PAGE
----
Hi Kate:


Whoa! That last one was some long post. Thanks for the encouraging words--it is always nice to hear encouragement. :) I'm interviewing at McMaster on March 24th--something I'm nervous and excited/happy about all at the same time. It is my first real interview. :eek :rollin :D If you're helping out for that then and want to trade some stories look for a guy with an "iron" ring. I am sure it would be interesting if I bumped into you!


Take Care,


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Hi again medwant2b,

Good luck on the interview next Sunday - unfortunately I won't be around that day as I'm going on call for OB again (hoping to get in on some more deliveries).

Don't get too discouraged if you don't think your interview went well. I thought mine was really bad and somehow got a first round offer, and I know there are lots of others in my class who thought they'd done horribly and got in... I felt like they'd drilled me for a few minutes on a couple questions that I couldn't give a good answer for, but maybe my Dad was right and they were just trying to see how I'd react when they really pressed me.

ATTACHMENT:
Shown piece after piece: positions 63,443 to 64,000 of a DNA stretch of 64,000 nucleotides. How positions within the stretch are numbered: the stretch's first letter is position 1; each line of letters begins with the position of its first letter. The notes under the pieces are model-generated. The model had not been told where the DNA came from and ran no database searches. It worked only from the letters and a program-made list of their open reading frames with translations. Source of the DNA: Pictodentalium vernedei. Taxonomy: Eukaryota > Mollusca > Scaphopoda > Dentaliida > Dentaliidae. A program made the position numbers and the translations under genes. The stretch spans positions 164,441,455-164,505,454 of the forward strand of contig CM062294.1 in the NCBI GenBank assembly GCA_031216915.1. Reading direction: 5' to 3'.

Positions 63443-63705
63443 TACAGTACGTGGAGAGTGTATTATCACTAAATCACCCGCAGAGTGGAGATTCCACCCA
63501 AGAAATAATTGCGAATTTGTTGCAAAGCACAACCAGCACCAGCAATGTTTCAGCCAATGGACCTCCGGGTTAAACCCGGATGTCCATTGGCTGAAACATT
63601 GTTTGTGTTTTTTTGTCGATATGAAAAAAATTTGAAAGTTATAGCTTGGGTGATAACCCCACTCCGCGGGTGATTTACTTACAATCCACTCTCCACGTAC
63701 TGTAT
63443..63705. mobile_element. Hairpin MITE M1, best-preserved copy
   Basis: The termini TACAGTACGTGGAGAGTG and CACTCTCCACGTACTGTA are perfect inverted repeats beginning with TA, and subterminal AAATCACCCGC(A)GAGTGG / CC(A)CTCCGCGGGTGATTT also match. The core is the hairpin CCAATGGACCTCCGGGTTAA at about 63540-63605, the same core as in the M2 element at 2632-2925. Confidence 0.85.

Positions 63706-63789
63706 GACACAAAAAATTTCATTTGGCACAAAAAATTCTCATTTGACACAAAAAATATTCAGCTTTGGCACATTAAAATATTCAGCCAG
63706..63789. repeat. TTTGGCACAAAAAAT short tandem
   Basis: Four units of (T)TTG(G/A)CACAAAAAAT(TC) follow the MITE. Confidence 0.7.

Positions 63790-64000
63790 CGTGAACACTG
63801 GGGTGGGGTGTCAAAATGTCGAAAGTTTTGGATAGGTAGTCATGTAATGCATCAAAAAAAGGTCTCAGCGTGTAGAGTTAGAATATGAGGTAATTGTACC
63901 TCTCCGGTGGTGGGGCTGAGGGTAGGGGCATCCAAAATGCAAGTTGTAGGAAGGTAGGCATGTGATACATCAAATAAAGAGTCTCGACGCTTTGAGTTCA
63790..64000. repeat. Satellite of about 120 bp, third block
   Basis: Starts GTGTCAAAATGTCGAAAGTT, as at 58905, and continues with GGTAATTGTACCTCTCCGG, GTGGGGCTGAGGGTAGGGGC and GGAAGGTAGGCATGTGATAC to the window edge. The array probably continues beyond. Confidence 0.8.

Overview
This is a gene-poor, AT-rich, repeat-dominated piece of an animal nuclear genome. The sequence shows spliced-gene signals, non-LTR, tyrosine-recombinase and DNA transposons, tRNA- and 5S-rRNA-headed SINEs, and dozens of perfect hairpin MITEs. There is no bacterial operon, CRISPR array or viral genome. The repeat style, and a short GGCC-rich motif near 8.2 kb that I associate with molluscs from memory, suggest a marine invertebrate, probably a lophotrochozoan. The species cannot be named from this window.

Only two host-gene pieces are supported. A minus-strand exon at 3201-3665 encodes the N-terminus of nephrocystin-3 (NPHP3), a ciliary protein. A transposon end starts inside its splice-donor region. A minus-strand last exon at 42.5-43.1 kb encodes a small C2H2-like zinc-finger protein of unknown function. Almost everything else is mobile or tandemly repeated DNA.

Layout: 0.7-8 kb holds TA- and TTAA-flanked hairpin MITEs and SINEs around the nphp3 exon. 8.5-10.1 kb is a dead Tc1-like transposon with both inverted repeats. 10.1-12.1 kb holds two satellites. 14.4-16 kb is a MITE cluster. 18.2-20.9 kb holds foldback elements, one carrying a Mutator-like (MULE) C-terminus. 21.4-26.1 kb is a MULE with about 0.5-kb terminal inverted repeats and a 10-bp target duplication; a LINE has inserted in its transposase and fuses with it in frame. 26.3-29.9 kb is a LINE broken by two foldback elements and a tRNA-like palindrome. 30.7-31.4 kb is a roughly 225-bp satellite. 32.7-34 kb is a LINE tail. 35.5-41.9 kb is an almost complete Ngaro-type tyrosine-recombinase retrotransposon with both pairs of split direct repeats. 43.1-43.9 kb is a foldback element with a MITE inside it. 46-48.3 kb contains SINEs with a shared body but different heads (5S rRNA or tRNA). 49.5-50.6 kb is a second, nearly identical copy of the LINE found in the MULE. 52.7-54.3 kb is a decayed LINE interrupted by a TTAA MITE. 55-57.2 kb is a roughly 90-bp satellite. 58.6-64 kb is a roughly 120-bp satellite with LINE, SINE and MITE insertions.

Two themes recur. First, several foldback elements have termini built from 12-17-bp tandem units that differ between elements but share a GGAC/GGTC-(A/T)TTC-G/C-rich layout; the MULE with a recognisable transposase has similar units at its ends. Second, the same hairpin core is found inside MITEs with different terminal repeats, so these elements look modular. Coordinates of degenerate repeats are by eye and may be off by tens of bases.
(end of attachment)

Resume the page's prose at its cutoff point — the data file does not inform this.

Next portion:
Let me know if you've got any more questions! Have some fun with it...


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I'm an engineer and I got interviewseverywhere but outright rejected from Mac...


I've had lots of different experiences... Many people outright resented the technical background... others ate it up...


I'd write the MCAT for two reasons...


1) It is easier than engineering courses and you'll smoke the thing with little effort... just pick up a bood on organic chem and read it at some point...


2) It Canadian schools are stupid enough to reject you, apply to the States where you can be sure they'll love you're technical eduction and offer you money and stuff...